BEST PRACTICES IN PREDICTION FOR DECISION-MAKING: LESSONS FROM THE ATMOSPHERIC AND EARTH SCIENCES

BEST PRACTICES IN PREDICTION FOR DECISION-MAKING: LESSONS FROM THE ATMOSPHERIC AND EARTH SCIENCES Predictions that result from scientific research hold great appeal for decision-makers who are grappling with complex and controversial environmental issues, by promising to enhance their ability to determine a need for and outcomes of alternative decisions. A problem exists in that decision-makers and scientists in the public and private sectors solicit, produce, and use such predictions with little understanding of their accuracy or utility, and often without systematic evaluation or mechanisms of accountability. In order to contribute to a more effective role for ecological science in support of decision-making, this paper discusses three ““best practices”” for quantitative ecosystem modeling and prediction gleaned from research on modeling, prediction, and decision-making in the atmospheric and earth sciences. The lessons are distilled from a series of case studies and placed into the specific context of examples from ecological science. Corresponding Editor: J. S. Clark http://www.deepdyve.com/assets/images/DeepDyve-Logo-lg.png Ecology Ecological Society of America

BEST PRACTICES IN PREDICTION FOR DECISION-MAKING: LESSONS FROM THE ATMOSPHERIC AND EARTH SCIENCES

Ecology, Volume 84 (6) – Jun 1, 2003

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Publisher
Ecological Society of America
Copyright
Copyright © 2003 by the Ecological Society of America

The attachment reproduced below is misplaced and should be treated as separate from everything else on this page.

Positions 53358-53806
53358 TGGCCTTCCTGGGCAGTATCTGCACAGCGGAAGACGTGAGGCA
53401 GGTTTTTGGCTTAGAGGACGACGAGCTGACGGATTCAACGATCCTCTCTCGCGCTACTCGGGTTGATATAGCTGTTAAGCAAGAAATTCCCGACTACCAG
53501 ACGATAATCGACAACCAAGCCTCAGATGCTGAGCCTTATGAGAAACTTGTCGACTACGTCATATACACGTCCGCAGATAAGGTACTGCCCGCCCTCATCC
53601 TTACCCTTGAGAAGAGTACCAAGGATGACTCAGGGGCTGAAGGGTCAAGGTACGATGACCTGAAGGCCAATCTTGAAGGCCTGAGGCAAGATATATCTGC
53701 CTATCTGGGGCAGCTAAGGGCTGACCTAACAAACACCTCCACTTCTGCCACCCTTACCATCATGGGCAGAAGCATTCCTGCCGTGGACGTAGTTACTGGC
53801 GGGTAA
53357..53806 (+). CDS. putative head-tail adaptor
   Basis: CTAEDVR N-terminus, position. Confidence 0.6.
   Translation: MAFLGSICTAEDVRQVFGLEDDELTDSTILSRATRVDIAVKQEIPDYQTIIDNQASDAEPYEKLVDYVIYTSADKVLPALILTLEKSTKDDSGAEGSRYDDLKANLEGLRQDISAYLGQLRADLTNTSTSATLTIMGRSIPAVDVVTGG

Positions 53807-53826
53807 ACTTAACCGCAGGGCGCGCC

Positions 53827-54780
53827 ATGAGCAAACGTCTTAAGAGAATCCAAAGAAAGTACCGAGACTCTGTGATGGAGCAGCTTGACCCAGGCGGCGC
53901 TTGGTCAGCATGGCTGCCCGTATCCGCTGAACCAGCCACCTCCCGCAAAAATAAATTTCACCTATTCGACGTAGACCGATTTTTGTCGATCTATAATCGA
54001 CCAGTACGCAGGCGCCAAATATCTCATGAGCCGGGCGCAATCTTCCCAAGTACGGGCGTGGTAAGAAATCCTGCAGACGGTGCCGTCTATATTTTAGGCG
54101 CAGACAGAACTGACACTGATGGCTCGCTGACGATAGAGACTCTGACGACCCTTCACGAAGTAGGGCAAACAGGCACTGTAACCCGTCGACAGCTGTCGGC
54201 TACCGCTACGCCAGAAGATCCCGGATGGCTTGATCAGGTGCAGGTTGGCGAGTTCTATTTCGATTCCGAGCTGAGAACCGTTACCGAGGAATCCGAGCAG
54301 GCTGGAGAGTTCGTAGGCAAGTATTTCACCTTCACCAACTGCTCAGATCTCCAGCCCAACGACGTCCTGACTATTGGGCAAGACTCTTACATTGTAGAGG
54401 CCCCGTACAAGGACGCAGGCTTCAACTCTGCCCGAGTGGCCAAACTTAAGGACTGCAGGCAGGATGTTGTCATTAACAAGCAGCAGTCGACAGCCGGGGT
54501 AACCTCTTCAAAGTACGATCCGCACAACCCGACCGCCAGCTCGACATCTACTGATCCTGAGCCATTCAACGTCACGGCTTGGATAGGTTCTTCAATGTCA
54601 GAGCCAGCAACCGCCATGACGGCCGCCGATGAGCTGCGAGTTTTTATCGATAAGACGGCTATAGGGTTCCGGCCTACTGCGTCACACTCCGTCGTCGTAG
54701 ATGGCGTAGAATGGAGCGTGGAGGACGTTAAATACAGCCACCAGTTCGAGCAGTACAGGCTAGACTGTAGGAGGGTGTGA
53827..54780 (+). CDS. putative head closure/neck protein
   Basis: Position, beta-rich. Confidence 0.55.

Subject
Special Feature
ISSN
0012-9658
D.O.I.
10.1890/0012-9658%282003%29084%5B1351:BPIPFD%5D2.0.CO%3B2
Publisher site
See Article on Publisher Site

Abstract

Predictions that result from scientific research hold great appeal for decision-makers who are grappling with complex and controversial environmental issues, by promising to enhance their ability to determine a need for and outcomes of alternative decisions. A problem exists in that decision-makers and scientists in the public and private sectors solicit, produce, and use such predictions with little understanding of their accuracy or utility, and often without systematic evaluation or mechanisms of accountability. In order to contribute to a more effective role for ecological science in support of decision-making, this paper discusses three ““best practices”” for quantitative ecosystem modeling and prediction gleaned from research on modeling, prediction, and decision-making in the atmospheric and earth sciences. The lessons are distilled from a series of case studies and placed into the specific context of examples from ecological science. Corresponding Editor: J. S. Clark

Journal

EcologyEcological Society of America

Published: Jun 1, 2003

Keywords: atmospheric sciences ; best practices ; decision-makers ; earth sciences ; prediction ; quantitative ecosystem modeling

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